This marsupial probably won’t get a letter from the Queen, but at almost 10 years of age it has the title of the oldest living wild potoroo ever recorded.
The long-nosed potoroo lives in the Peter Murrell Conservation Area in Tasmania’s south, and is at least nine years old.
It beating the age record of seven years and four months taken at Mount Nelson in 1966.
Zoologist Michael Driessen has been monitoring mammals in the reserve to examine the effects of planned burns on fauna.
“We want to know what sort of timeframe we want to do that burning [over],” Mr Driessen said.
“So understanding how long animals live for will help inform that advice.”
The potoroo was first caught in 2011, when it was about one year old.
Since then it has been regularly caught and examined.
“As far as we’re aware it’s the oldest living wild potoroo ever recorded,” Mr Driessen said.
Time takes its toll
Old age has caught up with the potoroo, which is now blind in one eye and has lost weight.
“He’s not quite in the same nick as to when we first caught him,” Mr Driessen said.
“Clearly the reserve is providing all the resources this potoroo requires, and there are a few other long-lived potoroos in the reserve too.”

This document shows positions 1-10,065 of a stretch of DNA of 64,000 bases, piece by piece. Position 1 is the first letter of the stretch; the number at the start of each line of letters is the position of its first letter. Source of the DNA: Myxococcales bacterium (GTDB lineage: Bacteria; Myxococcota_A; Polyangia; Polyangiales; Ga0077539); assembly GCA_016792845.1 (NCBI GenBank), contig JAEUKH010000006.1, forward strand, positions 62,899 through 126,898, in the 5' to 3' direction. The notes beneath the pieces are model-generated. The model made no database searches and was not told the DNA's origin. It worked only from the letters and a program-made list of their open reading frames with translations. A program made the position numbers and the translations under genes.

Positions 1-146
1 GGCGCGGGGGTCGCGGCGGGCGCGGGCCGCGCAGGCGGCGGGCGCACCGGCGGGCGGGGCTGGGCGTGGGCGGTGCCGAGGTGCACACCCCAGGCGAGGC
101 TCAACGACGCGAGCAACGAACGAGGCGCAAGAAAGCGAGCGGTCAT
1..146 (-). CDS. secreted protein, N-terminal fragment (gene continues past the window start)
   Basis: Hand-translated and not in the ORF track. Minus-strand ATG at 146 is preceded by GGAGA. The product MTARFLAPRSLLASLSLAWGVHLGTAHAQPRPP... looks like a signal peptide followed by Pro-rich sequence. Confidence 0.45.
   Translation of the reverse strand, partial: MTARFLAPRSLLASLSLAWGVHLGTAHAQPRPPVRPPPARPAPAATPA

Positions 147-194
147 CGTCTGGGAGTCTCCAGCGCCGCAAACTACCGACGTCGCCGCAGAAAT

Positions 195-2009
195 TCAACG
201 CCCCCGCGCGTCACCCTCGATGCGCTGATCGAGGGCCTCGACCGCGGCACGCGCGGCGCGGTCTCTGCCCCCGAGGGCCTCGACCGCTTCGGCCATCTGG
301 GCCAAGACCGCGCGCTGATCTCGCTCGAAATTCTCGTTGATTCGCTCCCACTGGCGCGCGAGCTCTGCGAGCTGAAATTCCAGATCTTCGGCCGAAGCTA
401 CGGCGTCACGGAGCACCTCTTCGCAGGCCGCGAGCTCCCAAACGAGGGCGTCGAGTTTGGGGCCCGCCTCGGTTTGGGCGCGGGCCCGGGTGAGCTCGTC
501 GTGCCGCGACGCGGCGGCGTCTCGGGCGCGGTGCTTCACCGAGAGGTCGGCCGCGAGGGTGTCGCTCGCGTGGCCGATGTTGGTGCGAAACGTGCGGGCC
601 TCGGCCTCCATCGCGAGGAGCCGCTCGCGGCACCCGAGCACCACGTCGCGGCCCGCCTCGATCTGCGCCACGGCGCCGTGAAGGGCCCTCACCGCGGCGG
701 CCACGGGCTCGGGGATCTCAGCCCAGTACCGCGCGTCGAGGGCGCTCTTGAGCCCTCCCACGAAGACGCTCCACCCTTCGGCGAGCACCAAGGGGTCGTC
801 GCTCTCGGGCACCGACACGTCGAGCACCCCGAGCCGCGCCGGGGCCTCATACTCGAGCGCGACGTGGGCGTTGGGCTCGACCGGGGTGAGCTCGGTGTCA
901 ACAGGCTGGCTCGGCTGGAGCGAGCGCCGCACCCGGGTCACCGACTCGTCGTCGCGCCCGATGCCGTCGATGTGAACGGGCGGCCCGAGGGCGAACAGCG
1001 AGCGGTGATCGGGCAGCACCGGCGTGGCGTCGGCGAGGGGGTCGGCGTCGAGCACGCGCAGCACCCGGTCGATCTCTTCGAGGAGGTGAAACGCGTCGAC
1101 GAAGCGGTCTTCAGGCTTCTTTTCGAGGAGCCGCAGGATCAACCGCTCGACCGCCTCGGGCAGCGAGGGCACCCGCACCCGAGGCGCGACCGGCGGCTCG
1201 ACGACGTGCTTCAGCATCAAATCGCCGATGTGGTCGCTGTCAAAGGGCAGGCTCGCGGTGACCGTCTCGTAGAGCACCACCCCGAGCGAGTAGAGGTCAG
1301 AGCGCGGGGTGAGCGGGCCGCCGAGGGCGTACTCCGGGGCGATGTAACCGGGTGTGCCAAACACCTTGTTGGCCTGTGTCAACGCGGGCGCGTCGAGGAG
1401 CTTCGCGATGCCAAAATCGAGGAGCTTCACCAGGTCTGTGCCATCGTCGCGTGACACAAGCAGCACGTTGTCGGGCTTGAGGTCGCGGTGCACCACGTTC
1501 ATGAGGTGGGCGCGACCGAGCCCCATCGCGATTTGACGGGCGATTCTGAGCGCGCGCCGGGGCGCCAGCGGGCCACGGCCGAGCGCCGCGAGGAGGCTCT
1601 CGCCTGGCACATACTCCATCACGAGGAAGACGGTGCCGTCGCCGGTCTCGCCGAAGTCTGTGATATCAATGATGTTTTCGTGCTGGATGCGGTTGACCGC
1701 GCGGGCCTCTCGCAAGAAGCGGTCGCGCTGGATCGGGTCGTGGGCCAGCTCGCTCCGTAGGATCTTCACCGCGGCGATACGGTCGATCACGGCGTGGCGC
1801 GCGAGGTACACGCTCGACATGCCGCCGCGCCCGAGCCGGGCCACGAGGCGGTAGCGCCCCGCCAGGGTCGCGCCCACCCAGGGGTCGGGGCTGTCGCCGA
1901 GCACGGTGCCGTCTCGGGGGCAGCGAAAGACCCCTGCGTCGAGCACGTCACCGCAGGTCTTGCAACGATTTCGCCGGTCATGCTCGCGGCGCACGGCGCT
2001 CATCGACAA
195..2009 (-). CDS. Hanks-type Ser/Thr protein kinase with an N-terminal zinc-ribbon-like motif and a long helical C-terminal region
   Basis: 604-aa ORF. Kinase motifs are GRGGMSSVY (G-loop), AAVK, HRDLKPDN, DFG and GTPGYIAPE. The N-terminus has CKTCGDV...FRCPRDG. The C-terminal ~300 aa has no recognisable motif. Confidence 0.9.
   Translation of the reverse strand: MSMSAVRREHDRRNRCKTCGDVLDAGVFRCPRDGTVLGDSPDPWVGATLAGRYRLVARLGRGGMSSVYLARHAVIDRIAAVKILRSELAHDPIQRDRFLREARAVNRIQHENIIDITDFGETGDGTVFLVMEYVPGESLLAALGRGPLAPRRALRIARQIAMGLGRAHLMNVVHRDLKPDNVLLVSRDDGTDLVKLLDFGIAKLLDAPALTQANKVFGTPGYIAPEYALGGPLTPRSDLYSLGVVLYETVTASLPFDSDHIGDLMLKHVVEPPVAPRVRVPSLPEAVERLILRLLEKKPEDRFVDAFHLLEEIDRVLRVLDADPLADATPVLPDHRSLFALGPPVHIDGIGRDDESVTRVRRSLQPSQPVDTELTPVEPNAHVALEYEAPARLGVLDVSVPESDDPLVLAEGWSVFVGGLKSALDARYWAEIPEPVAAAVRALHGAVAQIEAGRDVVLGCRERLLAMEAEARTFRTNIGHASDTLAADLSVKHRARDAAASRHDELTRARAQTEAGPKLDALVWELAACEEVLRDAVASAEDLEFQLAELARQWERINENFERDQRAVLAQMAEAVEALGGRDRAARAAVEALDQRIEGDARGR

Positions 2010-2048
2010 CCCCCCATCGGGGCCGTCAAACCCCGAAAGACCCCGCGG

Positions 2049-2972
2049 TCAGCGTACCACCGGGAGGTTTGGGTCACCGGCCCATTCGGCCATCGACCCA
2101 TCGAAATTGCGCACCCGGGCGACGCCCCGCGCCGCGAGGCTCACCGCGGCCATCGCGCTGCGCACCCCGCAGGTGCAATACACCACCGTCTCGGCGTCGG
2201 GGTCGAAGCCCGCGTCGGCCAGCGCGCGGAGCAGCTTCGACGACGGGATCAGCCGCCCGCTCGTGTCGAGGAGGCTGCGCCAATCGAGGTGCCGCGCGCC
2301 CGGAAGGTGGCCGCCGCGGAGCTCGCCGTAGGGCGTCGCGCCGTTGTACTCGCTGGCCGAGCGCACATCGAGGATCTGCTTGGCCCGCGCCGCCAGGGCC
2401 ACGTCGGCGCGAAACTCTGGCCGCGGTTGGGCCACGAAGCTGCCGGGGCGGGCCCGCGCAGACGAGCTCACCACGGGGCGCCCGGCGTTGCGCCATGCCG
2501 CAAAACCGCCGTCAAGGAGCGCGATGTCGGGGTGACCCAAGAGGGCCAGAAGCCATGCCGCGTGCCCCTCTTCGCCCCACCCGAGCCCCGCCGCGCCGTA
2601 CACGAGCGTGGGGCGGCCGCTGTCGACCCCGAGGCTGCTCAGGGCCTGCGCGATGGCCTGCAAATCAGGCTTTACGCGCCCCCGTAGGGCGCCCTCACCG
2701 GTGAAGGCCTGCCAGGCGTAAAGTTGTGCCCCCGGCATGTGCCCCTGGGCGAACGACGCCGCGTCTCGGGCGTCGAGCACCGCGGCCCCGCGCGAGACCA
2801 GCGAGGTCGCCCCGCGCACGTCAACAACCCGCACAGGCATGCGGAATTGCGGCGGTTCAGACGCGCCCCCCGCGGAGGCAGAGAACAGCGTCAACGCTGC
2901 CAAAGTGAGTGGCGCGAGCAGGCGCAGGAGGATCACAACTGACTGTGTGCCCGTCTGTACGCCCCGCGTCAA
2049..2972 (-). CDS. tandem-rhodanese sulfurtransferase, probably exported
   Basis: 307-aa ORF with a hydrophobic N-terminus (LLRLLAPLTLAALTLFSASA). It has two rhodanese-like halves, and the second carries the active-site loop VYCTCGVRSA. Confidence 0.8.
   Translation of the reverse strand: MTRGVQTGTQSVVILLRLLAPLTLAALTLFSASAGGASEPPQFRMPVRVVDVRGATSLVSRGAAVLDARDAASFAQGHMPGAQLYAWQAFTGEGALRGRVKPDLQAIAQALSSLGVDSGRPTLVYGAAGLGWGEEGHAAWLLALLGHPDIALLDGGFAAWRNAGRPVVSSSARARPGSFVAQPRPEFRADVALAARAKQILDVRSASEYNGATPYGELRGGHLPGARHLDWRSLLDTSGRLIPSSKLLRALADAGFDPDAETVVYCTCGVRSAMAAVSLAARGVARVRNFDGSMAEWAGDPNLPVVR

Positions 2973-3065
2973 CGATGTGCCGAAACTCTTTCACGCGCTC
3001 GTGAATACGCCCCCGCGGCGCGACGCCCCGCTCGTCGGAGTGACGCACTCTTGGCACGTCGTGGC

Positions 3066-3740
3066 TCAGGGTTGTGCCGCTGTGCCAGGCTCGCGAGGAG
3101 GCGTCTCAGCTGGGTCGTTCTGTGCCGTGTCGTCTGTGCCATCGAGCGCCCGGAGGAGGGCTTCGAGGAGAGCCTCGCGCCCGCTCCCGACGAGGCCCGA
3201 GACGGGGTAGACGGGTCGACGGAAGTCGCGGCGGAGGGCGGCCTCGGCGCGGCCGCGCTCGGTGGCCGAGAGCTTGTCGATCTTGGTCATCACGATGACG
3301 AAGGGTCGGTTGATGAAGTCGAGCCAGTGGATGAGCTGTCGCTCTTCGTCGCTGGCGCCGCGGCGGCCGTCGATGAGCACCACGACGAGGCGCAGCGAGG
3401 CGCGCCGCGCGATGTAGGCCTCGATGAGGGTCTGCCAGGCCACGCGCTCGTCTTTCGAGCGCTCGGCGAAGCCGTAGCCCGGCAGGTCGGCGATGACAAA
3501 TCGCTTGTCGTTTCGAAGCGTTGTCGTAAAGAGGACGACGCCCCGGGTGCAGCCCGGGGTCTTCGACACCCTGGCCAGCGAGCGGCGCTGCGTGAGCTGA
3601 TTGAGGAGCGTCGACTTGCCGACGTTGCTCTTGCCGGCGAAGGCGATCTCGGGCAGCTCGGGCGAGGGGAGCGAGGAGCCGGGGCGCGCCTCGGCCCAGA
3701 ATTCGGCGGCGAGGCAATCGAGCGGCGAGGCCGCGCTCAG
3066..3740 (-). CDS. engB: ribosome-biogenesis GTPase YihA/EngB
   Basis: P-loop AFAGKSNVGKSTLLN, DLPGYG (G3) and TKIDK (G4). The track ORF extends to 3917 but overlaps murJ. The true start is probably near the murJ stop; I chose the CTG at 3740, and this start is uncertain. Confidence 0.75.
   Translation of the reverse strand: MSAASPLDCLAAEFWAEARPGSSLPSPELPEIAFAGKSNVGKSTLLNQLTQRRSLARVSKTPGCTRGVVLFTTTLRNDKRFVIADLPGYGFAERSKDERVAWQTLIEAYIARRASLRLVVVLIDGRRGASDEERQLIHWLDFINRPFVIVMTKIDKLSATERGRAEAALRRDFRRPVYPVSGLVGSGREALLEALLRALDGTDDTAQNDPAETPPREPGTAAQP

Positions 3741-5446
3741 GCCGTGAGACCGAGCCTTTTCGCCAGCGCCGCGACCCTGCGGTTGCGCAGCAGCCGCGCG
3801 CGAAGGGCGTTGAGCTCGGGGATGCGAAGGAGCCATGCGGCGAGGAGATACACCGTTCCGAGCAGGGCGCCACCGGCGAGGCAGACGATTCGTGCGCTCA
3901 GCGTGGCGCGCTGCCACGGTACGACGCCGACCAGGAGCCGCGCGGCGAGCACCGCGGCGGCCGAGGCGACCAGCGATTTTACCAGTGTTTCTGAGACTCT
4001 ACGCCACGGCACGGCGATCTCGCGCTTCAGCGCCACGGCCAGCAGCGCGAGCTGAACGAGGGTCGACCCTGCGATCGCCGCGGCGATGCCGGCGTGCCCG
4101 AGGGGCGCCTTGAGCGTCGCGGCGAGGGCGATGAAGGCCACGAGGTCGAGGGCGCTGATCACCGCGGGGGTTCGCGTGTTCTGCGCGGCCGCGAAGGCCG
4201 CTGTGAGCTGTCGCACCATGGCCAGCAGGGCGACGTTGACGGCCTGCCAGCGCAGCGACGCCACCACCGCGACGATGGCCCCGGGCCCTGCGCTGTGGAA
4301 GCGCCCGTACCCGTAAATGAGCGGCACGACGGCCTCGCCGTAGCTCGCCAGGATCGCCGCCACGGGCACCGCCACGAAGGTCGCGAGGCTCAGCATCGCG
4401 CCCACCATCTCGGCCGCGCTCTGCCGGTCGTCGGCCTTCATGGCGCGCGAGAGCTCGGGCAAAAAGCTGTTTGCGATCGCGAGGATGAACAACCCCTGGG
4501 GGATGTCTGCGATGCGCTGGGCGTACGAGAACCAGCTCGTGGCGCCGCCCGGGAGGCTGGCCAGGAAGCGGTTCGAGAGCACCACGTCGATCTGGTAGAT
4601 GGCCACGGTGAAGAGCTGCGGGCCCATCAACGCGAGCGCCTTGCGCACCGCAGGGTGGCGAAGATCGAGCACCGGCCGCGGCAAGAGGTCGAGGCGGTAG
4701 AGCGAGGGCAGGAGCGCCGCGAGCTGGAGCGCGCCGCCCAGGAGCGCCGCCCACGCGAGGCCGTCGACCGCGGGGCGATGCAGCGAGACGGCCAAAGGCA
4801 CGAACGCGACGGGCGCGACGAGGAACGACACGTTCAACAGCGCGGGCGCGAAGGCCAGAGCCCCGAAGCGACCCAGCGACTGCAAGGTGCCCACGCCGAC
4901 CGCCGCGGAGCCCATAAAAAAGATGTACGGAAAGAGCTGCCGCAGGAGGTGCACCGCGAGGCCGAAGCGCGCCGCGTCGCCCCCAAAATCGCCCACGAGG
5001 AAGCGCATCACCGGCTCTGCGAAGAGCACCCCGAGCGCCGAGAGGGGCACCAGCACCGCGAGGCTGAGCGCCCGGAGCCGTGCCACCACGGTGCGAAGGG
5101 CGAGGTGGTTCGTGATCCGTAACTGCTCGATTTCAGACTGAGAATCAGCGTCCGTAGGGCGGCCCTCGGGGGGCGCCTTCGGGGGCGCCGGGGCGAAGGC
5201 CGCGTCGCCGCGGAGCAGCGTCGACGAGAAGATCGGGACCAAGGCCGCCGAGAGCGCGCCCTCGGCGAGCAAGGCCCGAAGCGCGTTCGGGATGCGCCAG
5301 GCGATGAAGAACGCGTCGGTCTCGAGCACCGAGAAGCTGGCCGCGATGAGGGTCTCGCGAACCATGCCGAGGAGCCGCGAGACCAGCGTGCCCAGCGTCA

Mr Driessen said it is possible there are other potoroos of advanced age in the wild, but they have not been documented.
A captive male potoroo held at Healesville Sanctuary in Victoria lived to be ten years old, while another lived to be nine years old at the Houston Zoological Gardens in Texas, in the US.
“There was a posse of potoroos that were eight years old in the study population,” Dr Driessen said.
“So it is possible that one of these or our blind male could break the 10 year record.”
Tasmanian devils and bandicoots live up to only four years, while the much larger Bennett’s wallaby has a life expectancy of about nine years.
A secretive, fungi-loving mammal
The potoroo is widespread across Tasmania and in parts of the mainland, where foxes and habitat loss has led to a reduction in numbers.
“They’re quite secretive. Most people wouldn’t normally see them because they live in thicker vegetation,” Mr Driessen said.
Potoroos produce young in a pouch twice a year and dig for fungi to eat, particularly truffles.